Eat Drink Do
Entertainment Restaurants Bars Eat Drink Do

The essentials: Khan BBQ

Khan BBQ
2401 W. Devon Ave. 773-274-8600
Looks like: Barbie's Dreamhouse, thanks to pink walls and a crystal chandelier
Smells like: Coriander and cumin
Sounds like: Cabbies conversing in spitfire Urdu and the tinkling of metal skewers as cooks scrape the clay walls of the tandoor while they cook

He is a chef mostly by osmosis. Amjad Kahn, owner of Khan BBQ in West Rogers Park, helped his mom chop vegetables and toast spices on occasion, but mostly he just watched her cook in his childhood home in Faisalabad, Pakistan.

A few years later in the 1970s while working for as a mess hall cook for an oil company in Saudi Arabia, he whipped up approximations of her recipes from memory for friends at his apartment as a diversion from his job. In 1984, he immigrated to America, worked at restaurant near the now demolished Robert Taylor Homes making submarine sandwiches behind bulletproof glass. He traded in that job for a series of restaurant jobs on Chicago's Indo-Pakistani corridor near Devon and Western avenues. He didn't always cook, but like he had with his mother, he watched the cooks he worked with and absorbed their techniques.

Eventually, he rented a tiny restaurant of his own on Devon, just east of Western. It was a swelter of a place with bright red laminate bench seating that evoked a 1970s Kentucky Fried Chicken. It was poorly ventilated, always smoky, and in the summer, without air-conditioning, hellishly hot. I remember the first time I visited in March of 2006, Khan, who you'd recognize by his thick white Hemingway-esque beard and his everpresent plain baseball cap (never a logo), tried to wave me away, saying his food was too spicy.

And it's true: Familiar with heavily-Americanized-pseudo-Indian cream and butter larded dishes, not smoky and spicy Pakistani staples, I had no idea what I was in for. But, then again, as a connoisseur of the American backyard barbecue, in many ways I was primed for Khan's hardwood-smoked kababs and breads grilled in a tandoor, a clay oven used in Pakistani and Indian cooking. In fact, that first visit was one of the great meals of my life. Weeks later, a grease fire burned the restaurant down.

But, three months after the fire, in June of 2006, Khan opened up bigger and better in his current location at the corner of Devon and Western. The usual assortment of expatriate Pakistanis and Muslims breaking fast after sundown during Ramadan migrated to the new spot, but so did foodies and curious Chicagoans looking for what I consider the best Pakistani food in Chicago.

They come for the chicken boti ($10.99) a silver platter of charcoal-blistered juicy thighs and wings slathered in a mint-green chili yogurt sauce, and the sausage like skewers of ground lamb fired up with ginger and chili and garlic known as seekh kababs ($10.99). They stay for the karahi gosht ($11.99), or braised goat bathed in a gravy of ghee or clarified brown butter. They sop up any remaining juices with puffy pillows of naan ($2.49), made to order in the same wood-fired tandoors as the kababs. Even the most carnivorous love Khan's creamy lentil daal ($5.99) or his fiery thick stew of chickpeas or chana masala ($5.99). Mom would be proud.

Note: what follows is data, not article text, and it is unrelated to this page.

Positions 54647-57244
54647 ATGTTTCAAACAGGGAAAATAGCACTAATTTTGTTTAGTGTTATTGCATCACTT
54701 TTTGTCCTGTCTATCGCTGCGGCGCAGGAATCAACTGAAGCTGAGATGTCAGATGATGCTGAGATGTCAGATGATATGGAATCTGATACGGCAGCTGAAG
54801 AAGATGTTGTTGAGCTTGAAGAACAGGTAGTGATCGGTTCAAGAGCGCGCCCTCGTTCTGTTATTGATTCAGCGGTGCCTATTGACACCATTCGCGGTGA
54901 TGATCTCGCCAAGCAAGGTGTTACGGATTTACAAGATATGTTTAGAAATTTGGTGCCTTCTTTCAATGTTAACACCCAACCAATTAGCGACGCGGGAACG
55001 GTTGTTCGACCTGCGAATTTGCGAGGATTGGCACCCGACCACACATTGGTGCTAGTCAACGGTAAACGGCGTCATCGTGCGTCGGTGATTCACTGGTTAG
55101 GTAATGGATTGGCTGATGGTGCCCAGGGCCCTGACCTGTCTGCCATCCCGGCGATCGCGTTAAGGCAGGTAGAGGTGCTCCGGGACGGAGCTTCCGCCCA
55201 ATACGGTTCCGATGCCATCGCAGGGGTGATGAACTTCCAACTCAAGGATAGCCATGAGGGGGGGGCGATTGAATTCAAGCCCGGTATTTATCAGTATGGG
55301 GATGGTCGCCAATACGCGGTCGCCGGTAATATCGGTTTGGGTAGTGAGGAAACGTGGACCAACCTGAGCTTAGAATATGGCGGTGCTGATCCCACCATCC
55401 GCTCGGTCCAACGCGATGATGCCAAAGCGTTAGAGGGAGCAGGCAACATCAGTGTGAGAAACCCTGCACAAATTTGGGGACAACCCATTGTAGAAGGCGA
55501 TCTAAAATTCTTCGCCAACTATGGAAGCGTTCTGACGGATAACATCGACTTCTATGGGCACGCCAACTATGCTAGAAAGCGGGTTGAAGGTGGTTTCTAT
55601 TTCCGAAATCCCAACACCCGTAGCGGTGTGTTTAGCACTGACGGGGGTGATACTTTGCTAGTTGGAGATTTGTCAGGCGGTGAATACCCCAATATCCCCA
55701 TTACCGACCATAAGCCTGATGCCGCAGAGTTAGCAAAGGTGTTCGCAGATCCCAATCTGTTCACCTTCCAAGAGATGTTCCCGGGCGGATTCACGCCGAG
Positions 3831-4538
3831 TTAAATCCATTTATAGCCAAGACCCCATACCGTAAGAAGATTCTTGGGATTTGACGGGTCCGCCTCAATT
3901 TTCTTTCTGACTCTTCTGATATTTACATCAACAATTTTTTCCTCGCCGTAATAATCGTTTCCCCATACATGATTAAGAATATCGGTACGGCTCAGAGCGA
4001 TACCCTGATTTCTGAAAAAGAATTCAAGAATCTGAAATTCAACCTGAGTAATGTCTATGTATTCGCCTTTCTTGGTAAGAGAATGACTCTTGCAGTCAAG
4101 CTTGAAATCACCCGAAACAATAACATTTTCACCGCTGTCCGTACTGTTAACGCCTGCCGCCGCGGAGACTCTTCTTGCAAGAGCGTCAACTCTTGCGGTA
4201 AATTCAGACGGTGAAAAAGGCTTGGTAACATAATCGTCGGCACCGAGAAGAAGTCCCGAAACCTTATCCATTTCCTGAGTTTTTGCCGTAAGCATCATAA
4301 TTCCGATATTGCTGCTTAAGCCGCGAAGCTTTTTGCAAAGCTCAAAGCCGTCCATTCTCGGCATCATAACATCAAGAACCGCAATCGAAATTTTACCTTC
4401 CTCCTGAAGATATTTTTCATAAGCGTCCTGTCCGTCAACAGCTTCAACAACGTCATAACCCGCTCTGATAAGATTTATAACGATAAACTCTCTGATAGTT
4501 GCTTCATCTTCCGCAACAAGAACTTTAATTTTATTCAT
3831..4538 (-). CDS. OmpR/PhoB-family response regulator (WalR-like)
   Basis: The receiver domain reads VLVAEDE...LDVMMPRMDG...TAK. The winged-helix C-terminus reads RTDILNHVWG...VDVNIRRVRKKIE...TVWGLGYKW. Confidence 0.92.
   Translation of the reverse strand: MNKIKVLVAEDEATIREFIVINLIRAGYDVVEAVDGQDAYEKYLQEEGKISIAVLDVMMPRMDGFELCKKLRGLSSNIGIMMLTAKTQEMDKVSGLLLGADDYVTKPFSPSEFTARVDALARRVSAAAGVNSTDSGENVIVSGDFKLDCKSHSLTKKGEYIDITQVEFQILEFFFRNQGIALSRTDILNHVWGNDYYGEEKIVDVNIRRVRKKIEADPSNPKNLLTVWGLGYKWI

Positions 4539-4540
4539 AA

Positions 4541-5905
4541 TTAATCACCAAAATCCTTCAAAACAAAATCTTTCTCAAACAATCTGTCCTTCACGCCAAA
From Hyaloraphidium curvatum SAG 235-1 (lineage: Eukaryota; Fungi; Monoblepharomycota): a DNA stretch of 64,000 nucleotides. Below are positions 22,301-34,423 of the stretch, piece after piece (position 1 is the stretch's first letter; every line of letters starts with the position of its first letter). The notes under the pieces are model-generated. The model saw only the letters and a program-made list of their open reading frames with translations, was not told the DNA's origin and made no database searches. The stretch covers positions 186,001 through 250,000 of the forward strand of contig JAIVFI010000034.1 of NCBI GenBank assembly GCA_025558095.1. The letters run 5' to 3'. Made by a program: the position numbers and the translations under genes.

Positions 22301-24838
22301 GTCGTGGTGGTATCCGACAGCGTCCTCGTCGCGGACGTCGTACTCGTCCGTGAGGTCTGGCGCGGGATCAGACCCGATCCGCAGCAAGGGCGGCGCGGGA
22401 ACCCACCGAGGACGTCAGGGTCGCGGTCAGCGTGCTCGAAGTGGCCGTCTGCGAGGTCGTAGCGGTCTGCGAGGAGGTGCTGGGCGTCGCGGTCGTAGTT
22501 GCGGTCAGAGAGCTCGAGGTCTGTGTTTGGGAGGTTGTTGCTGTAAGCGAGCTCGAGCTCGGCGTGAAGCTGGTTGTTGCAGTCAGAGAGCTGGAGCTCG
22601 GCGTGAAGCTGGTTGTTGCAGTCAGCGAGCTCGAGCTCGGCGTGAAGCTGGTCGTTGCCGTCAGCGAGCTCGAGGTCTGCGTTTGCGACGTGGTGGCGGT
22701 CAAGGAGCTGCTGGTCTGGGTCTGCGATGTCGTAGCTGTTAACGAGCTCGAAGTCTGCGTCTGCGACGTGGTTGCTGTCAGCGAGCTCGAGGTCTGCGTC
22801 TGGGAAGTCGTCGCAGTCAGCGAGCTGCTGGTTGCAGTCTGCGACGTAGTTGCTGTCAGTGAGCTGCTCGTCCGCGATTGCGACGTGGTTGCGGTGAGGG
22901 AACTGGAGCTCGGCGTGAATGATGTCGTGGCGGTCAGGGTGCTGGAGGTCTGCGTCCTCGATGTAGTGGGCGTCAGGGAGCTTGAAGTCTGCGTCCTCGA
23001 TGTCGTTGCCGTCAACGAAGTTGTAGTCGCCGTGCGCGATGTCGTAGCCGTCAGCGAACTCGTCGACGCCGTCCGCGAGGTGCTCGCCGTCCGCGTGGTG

Michael Nagrant is a RedEye special contributor. redeye@tribune.com | @redeyeeatdrink

Copyright © 2015, RedEye
Related Content
  • The essentials: Hopleaf

    The essentials: Hopleaf

    Upping your Chicago bar cred one sip at a time

  • Chicago sues red light camera firm for $300 million

    Chicago sues red light camera firm for $300 million

    Mayor Rahm Emanuel's administration has sued Chicago's former red light camera operator, Redflex Traffic Systems, for more than $300 million on grounds the entire program was built on a $2 million bribery scheme at City Hall that has already led to federal corruption convictions.

  • Marrow's 'The Gold Standard' raises the Chicago rock bar

    Marrow's 'The Gold Standard' raises the Chicago rock bar

    The four musicians in Marrow know quite a bit about bringing diverse influences to the table. After all, three of them, singer-guitarist Liam Kazar, singer-keyboardist Macie Stewart and bassist Lane Beckstrom were in Kids These Days, a now-defunct septet that combined jazz, funk, rap and rock in...

  • The Kids These Days family tree

    The Kids These Days family tree

    From its 2009 beginnings to its 2013 demise, Chicago's Kids These Days seemed like one of the most promising acts the city had seen in years. While the band split up at the height of its hype, its members have since gone on to do bigger and better things—seriously impressive considering the hip-hop/rock/jazz...

  • Solid 'Gold': How ex-Kids These Days members came back stronger as Marrow

    Solid 'Gold': How ex-Kids These Days members came back stronger as Marrow

    After the dissolution of Kids These Days, the much-buzzed about Chicago fusion-jazz-rock-rap septet that split in spring 2013 just a few months after releasing its only album, “Traphouse Rock,” some of its members spent what seems like all of 20 minutes bandless. "We were driving back from the...

  • Mr Twin Sister's 'In the House of Yes' is one of last year's hidden treasures

    Mr Twin Sister's 'In the House of Yes' is one of last year's hidden treasures

    Welcome to RedEye's "Song of the Day," an ongoing feature where music reporter Josh Terry or another RedEye staff member highlights something they're listening to. Some days the track will be new, and some days it will be old. No matter what, each offering is something you should check out. Check...

Comments
Loading
78°